Seventy years ago today was the single most revolutionary moment in the history of American theatre, the opening of Rodgers and Hammerstein’s Oklahoma! That night, the world of musical theatre was instantly changed, in colossal ways, forever. Seeing Oklahoma!, three major hit-writers of the previous era, Lorenz Hart, Cole Porter and Irving Berlin, all had the same reaction. They felt the new-fangled musical play was not something they’d ever be able to write; they thought they were through. Luckily, a few years later, Porter and Berlin were convinced to give the new-style show a try, and each delivered their masterpiece, Kiss Me Kate and Annie Get Your Gun. Berlin had – and, perhaps, needed – Rodgers and Hammerstein’s help. Lorenz Hart was not so lucky: a matter of months after the revolution, he was dead.
There are those who don’t believe Oklahoma! was as important as I think it is. Revisionist historians point to some earlier shows, such as Show Boat (which also had book and lyrics by Hammerstein) and Porgy and Bess, as sharing some of the sea-changer’s qualities. I can see those similarities, but think of the earlier shows as sparks that failed to light the kindling. After Show Boat, there weren’t any other shows remotely like Show Boat, and Hammerstein went back to write frothy shows with less on their mind, as he had before. One, The Golden Dawn, is said to have a significantly less enlightened view about prejudice, but I haven’t seen it to confirm.
No show before Oklahoma! had billed itself as a “musical play” and that’s a key designation. In order to understand this, it’s necessary to comprehend what theatre was like before 1943. Over in “straight theatre,” in plays by the likes of O’Neill and Shaw, characters said whatever they said because they were motivated to do so, often a product of their psychological make-up. Good playwrights delineated characters, so they didn’t sound or react like one another. Subtext would often come into play. Cool stuff.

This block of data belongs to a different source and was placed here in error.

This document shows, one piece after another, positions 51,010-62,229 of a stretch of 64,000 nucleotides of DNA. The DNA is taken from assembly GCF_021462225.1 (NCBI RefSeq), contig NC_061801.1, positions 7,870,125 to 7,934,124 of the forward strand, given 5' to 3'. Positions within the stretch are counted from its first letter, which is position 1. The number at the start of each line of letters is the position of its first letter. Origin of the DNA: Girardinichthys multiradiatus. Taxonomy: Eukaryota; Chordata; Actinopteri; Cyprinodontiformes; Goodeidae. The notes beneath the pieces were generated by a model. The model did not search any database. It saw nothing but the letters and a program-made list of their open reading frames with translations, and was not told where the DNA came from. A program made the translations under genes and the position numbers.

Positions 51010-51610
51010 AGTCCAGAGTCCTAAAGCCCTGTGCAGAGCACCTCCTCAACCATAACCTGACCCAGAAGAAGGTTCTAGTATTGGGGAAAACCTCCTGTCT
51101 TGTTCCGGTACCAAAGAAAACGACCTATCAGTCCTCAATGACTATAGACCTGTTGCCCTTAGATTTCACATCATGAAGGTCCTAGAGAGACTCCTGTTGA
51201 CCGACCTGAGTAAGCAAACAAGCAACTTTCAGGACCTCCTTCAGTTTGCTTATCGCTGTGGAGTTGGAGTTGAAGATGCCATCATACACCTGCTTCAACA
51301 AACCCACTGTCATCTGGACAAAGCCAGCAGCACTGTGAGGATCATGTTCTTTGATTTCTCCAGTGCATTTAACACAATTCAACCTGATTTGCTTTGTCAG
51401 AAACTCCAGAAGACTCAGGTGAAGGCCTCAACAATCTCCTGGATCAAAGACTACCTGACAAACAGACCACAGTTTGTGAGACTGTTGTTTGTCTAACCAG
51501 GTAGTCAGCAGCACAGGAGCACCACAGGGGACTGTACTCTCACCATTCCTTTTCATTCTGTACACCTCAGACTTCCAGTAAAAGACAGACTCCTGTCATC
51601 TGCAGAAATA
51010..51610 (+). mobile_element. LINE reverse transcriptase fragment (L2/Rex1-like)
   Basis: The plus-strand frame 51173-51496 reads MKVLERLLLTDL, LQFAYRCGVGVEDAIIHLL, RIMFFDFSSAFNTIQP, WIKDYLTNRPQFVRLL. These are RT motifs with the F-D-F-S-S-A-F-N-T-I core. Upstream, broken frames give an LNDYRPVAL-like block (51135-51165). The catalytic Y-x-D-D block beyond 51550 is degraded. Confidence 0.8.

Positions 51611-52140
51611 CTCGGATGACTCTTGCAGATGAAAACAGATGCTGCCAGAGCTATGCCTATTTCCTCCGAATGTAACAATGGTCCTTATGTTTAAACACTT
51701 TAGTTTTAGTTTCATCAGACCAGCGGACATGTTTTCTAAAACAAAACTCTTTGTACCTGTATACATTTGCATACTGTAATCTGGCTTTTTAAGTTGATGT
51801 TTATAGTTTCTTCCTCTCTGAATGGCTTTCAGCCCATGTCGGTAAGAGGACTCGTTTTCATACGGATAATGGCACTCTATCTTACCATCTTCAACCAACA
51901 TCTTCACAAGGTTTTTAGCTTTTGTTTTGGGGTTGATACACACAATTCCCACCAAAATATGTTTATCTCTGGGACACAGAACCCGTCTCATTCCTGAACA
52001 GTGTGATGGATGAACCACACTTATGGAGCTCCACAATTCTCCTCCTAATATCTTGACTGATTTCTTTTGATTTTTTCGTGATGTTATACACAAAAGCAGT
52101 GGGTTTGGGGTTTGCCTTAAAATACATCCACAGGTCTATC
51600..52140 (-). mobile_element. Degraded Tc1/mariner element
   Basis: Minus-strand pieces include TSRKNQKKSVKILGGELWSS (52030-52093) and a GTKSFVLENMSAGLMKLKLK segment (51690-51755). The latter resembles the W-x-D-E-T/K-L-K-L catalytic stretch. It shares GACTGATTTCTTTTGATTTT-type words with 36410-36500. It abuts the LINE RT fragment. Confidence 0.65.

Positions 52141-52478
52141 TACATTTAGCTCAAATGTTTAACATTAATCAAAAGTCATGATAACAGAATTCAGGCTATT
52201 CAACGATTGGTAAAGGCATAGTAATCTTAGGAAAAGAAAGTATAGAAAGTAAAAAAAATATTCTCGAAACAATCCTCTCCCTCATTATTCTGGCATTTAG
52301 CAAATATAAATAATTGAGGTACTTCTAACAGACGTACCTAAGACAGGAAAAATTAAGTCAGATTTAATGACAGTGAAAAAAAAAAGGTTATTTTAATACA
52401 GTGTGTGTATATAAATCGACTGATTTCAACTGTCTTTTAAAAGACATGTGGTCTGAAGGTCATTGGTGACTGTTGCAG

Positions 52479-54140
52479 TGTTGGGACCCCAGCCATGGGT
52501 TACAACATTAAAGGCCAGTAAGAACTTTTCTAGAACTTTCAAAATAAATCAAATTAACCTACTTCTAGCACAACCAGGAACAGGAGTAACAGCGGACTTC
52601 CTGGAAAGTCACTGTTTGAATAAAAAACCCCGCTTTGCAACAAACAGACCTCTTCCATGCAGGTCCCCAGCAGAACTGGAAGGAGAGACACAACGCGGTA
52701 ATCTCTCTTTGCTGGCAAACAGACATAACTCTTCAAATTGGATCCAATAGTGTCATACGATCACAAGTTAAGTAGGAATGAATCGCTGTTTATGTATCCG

In musicals of the period, characters typically sounded the same, subtext was rarely employed, and illogical plot machinations and speeches seemed to exist just to set up the next song. Songs were the stars, then. It didn’t matter, to the authors, which character was singing them; the reasons for singing were comparatively unimportant. Now that audiences have experienced seventy years of well-wrought musical theatre, shows from the earlier time seem awfully flat. It’s exceedingly rare for a musical from the previous two decades to ever get performed in its original form. Anything Goes, for instance, has been thoroughly rewritten – one oft-performed version was co-written by one of the original librettists’ son. As horrified as I was that the recent revival of Porgy and Bess revised the 1935 text, I wasn’t surprised that producers thought it necessary.
In Oklahoma!, you can’t possibly move a song from one character to another. Laurie could never sing “I Cain’t Say No” and Will Parker couldn’t do “Lonely Room.” Sounds obvious, but, just a few years earlier, in Rodgers and Hart’s Babes In Arms, virtually any character could have sung “Where Or When.” What’s even more impressive is that the dialogue in the show’s book sounds a lot like plays of the time. Its grittiness matches Tobacco Road, a long-running hit back then. To some extent, Oklahoma! is about light subjects, like who’ll take a pretty girl to a dance, but Hammerstein saw to it that every line is properly motivated, grounded in reality, with psychological subtext.
In world theatre, I feel Bertolt Brecht is the last century’s most important figure. Indulge me for a moment as I look at this musical through a Brechtian prism. Oklahoma! is about a class conflict: there’s a rivalry between Curly, an attractive cowboy who rides up on a horse, and Jud, a hired hand who literally lives under the ground in a dug-out smokehouse. The more comic secondary triangle pits a cowboy who’s actually visited a big city with a charlatan traveling salesman. Class warfare, and its possible détente, is depicted in a song called “The Famer and the Cowman Should Be Friends.”